Originally the front, but became the back

For the back, which ended up being the front, I decided to use HST to make a herringbone pattern with 1″ strips between.  The quilting on this baby blanket also used the same multicolor cotton thread.


Originally the back, but became the front


Since I completed this in Costa Rica, the quilting was done on the domestic machine using a walking foot.  I do enjoy how the thread colors pop against the off-white triangles.

Again, I decided to applique the baby’s name, this time using an off-white lace I had in my stash.


The last Farm Fresh baby blanket in queue is for a boy, Maximilano. While I have an idea in my head for this quilt nothing is set until the seams are sewn and pressed.


#TBT: Star Quilt

Quilting on my “What the Hex” quilt has been slow going. It’s very time consuming and almost overwhelming to quilt the intricate designs for a twin size quilt with only a walking foot on a domestic machine. While I am excited of what has been accomplished and that I am nearing the final stages, I’ve also become a bit impatient with how slowly progress is made. Still I ” just keep quilting”.

I thought it would be fun to do a “Throwback Thursday” post and show one of my projects that was completed before creating this blog. It’s a nice reflection for myself as it’s easier to see how my quilting designs have evolved over the years.

I have been technically quilting for over 10 years, yet the number of projects I have finished is embarrassingly low. Being a mostly self-taught quilter, learning the tips, tricks & techniques have come from avidly reading quilting blogs, Craftsy classes, and advice from my few quilting friends.

Like many quilters, I started quilting with learning to assemble the traditional “Log Cabin” block.  This was great for learning how to chain piece and allowed freedom in layout choices by not needing a set design at the onset of the project.

This “Star Quilt” is actually the second quilt top I ever assembled, but I did not get around to the quilting part until many years later. I had an Eleanore Burns “Quilt in a Day” book to guide me and played around with the layout many times.  Why I settled on this layout, I cannot remember and if I had it to do over again I would definitely change it.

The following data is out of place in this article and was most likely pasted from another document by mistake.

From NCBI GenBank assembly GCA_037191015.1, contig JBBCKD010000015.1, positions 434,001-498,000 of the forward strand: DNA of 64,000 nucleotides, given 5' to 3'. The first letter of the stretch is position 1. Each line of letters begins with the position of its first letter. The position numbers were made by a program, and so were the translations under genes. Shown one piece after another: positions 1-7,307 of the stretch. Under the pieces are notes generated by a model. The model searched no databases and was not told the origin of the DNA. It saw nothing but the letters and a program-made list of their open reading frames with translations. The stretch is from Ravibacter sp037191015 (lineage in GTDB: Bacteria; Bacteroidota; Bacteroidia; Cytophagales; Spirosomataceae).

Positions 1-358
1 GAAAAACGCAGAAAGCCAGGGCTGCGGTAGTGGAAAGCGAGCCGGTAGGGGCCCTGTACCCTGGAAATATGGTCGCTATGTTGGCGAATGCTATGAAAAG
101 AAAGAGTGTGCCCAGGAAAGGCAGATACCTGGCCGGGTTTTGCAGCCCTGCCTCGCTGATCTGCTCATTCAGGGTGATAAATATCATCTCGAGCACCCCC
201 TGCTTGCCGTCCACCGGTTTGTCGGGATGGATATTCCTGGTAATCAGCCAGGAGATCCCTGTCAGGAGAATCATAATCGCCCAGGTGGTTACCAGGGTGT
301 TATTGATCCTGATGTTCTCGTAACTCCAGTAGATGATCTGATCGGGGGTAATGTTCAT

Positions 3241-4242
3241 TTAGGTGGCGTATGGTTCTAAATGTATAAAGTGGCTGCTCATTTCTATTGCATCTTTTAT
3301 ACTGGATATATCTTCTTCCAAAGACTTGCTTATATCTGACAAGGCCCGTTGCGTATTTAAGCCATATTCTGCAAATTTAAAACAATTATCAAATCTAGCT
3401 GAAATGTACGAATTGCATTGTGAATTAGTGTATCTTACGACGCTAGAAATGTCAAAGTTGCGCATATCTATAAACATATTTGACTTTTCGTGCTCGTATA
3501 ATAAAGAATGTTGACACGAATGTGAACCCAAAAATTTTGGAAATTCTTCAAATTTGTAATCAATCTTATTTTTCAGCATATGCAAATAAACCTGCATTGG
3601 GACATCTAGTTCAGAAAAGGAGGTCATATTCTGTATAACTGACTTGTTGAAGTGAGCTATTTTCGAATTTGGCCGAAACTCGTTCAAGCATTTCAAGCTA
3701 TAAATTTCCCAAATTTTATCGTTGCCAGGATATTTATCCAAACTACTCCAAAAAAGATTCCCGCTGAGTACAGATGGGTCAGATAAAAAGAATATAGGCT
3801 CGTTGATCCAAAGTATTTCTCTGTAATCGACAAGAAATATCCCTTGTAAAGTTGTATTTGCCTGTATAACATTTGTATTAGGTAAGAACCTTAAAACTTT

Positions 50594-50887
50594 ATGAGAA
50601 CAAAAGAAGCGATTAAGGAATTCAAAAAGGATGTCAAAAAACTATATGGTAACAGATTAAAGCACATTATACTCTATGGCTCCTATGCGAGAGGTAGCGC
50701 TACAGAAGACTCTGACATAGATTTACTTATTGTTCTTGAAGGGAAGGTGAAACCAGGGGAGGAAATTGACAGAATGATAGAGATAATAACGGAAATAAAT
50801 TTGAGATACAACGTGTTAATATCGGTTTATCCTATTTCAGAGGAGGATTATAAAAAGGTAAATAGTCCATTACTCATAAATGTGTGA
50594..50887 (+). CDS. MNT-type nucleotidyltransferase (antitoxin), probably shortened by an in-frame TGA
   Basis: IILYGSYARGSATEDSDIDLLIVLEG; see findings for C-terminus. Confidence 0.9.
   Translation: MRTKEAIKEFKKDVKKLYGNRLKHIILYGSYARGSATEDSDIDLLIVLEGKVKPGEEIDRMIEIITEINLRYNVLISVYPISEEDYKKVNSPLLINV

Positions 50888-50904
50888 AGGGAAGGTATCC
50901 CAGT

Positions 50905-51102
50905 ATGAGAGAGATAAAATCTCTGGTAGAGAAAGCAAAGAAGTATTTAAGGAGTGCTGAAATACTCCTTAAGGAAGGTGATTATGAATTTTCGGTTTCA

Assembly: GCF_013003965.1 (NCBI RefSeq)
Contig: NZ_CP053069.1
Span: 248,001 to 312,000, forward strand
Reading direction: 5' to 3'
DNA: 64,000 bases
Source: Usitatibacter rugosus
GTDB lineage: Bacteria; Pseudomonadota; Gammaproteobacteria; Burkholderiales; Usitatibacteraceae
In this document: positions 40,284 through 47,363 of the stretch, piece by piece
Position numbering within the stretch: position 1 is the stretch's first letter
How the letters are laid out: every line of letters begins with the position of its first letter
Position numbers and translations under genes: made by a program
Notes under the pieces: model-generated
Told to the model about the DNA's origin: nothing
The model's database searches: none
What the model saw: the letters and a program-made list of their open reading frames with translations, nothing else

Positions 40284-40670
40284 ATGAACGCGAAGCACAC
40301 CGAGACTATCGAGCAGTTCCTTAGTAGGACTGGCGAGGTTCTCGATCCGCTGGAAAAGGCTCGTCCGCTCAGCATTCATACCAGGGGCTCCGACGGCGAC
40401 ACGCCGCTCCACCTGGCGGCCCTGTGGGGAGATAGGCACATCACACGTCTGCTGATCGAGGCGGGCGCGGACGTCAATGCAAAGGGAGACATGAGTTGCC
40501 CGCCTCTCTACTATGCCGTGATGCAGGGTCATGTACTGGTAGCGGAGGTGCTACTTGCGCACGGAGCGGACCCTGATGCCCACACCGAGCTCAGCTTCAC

Top pieced and ready to quilt

Top pieced, borders attached, ready to quilt


It was intended to be a quilt for my X-Long twin bed in the dorms at the University of Arizona; however it was not finished until 2013 (almost 5 years after I graduated). It kind of reminds me of a Lisa Frank inspired quilt, the colors of which were determined by the star fabric I stole from my mother.

Inspiration fabric

Inspiration fabric


This was one of the first quilts I did any “free” motion quilting on on a “medium” arm machine. I say “free” because I followed a set swirl pattern and the “medium” arm machine was a PFAFF set on a large frame that was available at my workplace.  It was a learning experience in speed, getting comfortable with the motions and making sure to always put the presser foot down (I can’t tell you how many times I had to tear out a section of stitching because of this).

Always remember to put the presser foot DOWN!

Always remember to put the presser foot DOWN!

Contrasting with the colorful front is a plain blue backing. Not quite navy, not quite royal, but somewhere in between.

Simple blue backing

Simple blue backing


The binding was pieced and then cheater sewn with a zig-zag stitch. I just wanted it done and since this was for personal use, it did not matter to me that the stitching would show. Plus I think with all the crazy colors in the top and the variegated thread, it worked just fine.

Pieced binding sewn on with zig-zag stitch

Pieced binding sewn on with zig-zag stitch


The binding was finished on a trip to my parent’s ranch in New Mexico and that is now where the Star Quilt lives. It’s nice to have something so bright and colorful in such a muted landscape.

Quilted and bound

10 years in the making, quilted and bound.


Looking back, I am pleased with how quickly the top came together and still love the versatility afforded by the Log Cabin block. Perhaps one of my future projects will incorporate it again, but with the more modern twist.